Studies that compare the enhanced Fluad vaccine with the regular vaccine “consistently show that it provides extra protections”, she said. But Petousis-Harris wanted to reassure over-65s that the difference between the vaccines is only slight. “What’s most important,” she said, “is that the vaccine is a match with the flu that’s circulating”. Both the Fluad and Afluria vaccines protect against the four strains of the virus identified by the World Health Organisation as circulating this year.

“It’s important people know they have other options,” Petousis-Harris added. However, even if they were notified of the difference, “it’s inequitable because people can’t afford it”, she noted.

“For people who are most at risk of complications, like Māori and Pasifika, it would be good to see the best vaccine available for these groups if we want to be genuine about reducing inequity.”

It’s difficult to know what our flu season will look like this year, but there are concerns across the board that Aotearoa will be hit hard by the virus in the coming months. Hughes said he wanted to “encourage all who are eligible for the free flu vaccine to book their vaccination as soon as possible”, adding that “the funded flu vaccine, Afluria Quad, is an effective layer of protection against this season’s flu”.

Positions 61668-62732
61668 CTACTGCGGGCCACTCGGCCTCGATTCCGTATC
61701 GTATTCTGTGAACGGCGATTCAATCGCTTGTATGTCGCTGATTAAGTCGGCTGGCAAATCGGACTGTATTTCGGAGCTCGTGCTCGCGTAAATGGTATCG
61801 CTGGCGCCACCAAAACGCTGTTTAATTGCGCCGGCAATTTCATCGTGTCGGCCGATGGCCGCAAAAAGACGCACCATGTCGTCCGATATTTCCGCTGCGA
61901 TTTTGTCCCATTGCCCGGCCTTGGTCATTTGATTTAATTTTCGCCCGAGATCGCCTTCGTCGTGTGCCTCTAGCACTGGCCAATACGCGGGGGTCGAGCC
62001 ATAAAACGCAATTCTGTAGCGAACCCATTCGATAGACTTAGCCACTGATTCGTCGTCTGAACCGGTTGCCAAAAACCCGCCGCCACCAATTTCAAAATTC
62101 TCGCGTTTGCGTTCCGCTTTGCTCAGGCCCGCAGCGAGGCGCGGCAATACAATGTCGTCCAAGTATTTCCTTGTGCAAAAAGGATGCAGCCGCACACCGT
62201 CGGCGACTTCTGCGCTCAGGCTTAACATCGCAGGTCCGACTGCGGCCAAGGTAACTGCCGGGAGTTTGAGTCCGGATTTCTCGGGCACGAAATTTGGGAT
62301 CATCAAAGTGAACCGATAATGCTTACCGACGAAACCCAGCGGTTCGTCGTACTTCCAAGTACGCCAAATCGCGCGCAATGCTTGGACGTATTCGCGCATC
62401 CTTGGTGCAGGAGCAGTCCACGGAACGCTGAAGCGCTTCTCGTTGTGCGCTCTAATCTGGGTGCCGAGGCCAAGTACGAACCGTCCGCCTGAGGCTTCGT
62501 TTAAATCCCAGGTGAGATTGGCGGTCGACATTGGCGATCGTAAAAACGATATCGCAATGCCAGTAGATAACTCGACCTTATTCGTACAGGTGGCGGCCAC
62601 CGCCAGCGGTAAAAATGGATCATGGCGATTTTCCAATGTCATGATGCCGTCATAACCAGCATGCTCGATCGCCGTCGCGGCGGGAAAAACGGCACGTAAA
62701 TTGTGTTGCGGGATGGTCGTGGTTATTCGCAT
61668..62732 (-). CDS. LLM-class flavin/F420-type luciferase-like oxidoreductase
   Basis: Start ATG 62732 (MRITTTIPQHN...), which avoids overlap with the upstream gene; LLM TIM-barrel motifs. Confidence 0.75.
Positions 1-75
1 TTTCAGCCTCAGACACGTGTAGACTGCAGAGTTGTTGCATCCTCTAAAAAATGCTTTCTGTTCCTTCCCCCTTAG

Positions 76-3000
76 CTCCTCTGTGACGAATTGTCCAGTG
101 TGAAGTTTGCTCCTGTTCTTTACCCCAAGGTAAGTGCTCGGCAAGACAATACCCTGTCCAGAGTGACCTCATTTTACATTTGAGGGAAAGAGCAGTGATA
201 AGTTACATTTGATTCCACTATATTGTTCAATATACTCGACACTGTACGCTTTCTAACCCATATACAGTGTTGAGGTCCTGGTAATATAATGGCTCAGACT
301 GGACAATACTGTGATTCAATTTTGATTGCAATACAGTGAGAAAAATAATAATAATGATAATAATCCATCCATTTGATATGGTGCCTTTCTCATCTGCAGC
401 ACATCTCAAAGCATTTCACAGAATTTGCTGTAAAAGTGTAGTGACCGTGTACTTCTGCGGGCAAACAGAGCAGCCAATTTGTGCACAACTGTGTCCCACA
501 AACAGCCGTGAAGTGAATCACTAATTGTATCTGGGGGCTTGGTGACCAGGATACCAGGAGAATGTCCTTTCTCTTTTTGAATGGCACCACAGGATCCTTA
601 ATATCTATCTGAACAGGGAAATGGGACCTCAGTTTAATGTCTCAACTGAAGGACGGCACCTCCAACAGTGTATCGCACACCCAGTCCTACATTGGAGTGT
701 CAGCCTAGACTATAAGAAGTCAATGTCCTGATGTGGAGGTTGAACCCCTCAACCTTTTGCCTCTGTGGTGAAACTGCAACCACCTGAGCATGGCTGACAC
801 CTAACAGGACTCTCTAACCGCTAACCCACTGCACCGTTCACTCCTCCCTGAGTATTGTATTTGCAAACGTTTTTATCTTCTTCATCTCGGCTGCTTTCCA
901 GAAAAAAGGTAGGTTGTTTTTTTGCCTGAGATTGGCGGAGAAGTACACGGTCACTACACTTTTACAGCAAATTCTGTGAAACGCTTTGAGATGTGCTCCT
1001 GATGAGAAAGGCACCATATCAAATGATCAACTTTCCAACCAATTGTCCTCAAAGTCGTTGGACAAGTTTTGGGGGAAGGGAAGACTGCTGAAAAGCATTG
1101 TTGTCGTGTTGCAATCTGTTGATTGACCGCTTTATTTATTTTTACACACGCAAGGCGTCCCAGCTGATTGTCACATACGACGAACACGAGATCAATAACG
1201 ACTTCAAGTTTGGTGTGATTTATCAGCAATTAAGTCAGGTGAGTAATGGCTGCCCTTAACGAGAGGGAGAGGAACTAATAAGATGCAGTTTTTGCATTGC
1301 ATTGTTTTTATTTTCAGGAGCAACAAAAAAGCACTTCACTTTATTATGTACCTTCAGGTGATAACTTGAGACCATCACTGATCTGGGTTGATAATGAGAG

Like the Covid-19 vaccine, flu vaccines are “about community protection, not individual protection”, said Turner. Thankfully, we can apply the same practices we’ve learnt from reducing the spread of Covid-19 to help protect those most vulnerable to the flu, and ease the burden on our health system, which is already under strain because of Covid-19. That means getting vaccinated (especially if you’re around older adults) and staying home if you’re sick. “Flu vaccines do help stop the spread, and that’s more effective when we immunise collectively,” said Hughes.

Keep going!